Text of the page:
Michael Tanner is correct that both Trump and his Democratic critics are awful on trade. Trump’s critics, Tanner says, don’t offer very many big ideas of their own. Here’s one: unilateral free trade, an old idea whose time has come again:
Protectionists often describe reciprocity as if it were a cover charge for admission to American markets, but that gets the issue exactly backward: The question isn’t whether Washington may properly interfere with foreign sellers but whether it ought to interfere with American buyers. The case for allowing Senator Sanders to interpose his political interests between buyers and sellers is non-obvious, on either moral or economic grounds. It takes a special kind of stupid to believe that a voluntary exchange — willing seller, willing buyer — is transmuted into a form of hideous predation simply because some of the parties to the transaction may hold different passports. To accept the premise that a voluntary exchange — which by definition is held to be beneficial by all involved parties — becomes a matter for federal police powers when the magical phrase “national interest” is uttered is to reject the intellectual basis of free enterprise per se and to accept in its place the operating assumptions of managerial progressivism: that you are to be permitted as much liberty as the bosses think useful.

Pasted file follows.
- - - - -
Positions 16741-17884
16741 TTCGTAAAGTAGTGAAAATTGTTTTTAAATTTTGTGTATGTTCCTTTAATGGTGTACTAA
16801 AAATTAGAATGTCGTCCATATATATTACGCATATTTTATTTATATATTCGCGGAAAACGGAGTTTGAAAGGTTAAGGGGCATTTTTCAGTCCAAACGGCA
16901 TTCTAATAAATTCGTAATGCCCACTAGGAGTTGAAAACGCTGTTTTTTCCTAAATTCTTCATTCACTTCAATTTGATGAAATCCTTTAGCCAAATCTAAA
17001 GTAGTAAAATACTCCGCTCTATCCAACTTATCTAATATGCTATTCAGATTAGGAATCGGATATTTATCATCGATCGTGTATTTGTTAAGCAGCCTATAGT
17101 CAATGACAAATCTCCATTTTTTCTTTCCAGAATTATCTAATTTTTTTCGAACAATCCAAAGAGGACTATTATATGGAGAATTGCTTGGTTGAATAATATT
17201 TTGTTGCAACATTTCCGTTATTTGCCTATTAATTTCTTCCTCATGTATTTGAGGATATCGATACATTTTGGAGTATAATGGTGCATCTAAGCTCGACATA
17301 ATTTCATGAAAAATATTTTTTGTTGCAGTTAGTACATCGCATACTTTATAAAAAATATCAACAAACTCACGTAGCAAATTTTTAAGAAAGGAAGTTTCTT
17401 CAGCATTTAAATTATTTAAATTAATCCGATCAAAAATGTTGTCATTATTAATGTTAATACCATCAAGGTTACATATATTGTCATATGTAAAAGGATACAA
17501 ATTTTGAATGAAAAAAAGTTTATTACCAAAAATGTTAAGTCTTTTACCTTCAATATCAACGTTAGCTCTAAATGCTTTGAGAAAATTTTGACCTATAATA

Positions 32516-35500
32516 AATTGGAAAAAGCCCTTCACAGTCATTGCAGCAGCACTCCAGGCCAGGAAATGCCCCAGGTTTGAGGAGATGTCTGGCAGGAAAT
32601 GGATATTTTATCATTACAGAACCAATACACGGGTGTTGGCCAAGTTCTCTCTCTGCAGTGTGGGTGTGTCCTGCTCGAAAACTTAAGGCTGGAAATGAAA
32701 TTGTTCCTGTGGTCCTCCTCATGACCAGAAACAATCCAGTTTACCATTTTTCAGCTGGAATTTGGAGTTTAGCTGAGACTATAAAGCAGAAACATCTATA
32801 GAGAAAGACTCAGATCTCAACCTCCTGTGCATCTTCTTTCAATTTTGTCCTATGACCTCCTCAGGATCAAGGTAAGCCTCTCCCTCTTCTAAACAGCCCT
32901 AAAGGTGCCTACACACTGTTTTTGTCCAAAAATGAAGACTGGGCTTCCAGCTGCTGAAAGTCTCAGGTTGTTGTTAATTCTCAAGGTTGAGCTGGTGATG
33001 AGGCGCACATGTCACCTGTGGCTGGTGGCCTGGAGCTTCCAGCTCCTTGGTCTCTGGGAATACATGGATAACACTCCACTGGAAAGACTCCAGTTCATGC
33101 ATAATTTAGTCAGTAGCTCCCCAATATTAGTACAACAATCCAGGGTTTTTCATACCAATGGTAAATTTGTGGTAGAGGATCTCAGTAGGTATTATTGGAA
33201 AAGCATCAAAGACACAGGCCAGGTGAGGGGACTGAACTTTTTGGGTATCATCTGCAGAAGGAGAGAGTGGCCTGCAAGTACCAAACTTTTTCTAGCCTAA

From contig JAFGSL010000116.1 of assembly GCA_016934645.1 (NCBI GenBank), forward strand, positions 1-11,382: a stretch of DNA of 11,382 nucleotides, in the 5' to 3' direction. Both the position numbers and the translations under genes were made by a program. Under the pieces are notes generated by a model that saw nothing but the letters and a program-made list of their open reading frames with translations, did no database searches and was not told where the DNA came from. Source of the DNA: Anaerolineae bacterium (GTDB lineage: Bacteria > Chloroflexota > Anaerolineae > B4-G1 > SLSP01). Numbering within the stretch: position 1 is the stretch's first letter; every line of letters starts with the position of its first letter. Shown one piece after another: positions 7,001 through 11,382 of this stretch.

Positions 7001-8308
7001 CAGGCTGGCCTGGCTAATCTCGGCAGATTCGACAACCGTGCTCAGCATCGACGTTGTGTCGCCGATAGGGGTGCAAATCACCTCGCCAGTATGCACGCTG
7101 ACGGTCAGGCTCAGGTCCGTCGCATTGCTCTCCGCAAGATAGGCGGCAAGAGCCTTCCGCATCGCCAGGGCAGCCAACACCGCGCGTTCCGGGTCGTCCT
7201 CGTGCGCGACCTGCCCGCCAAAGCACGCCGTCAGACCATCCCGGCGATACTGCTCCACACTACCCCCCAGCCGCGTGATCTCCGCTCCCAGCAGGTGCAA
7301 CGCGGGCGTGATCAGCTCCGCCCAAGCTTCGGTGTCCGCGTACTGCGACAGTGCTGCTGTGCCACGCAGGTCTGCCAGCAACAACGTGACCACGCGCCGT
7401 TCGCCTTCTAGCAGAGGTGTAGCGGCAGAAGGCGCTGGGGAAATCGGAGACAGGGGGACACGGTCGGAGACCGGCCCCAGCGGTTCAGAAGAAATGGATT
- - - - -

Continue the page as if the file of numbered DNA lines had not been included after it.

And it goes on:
We can have trade that is run by the actual buyers and sellers of goods and services. Or we can have trade that is run by politicians.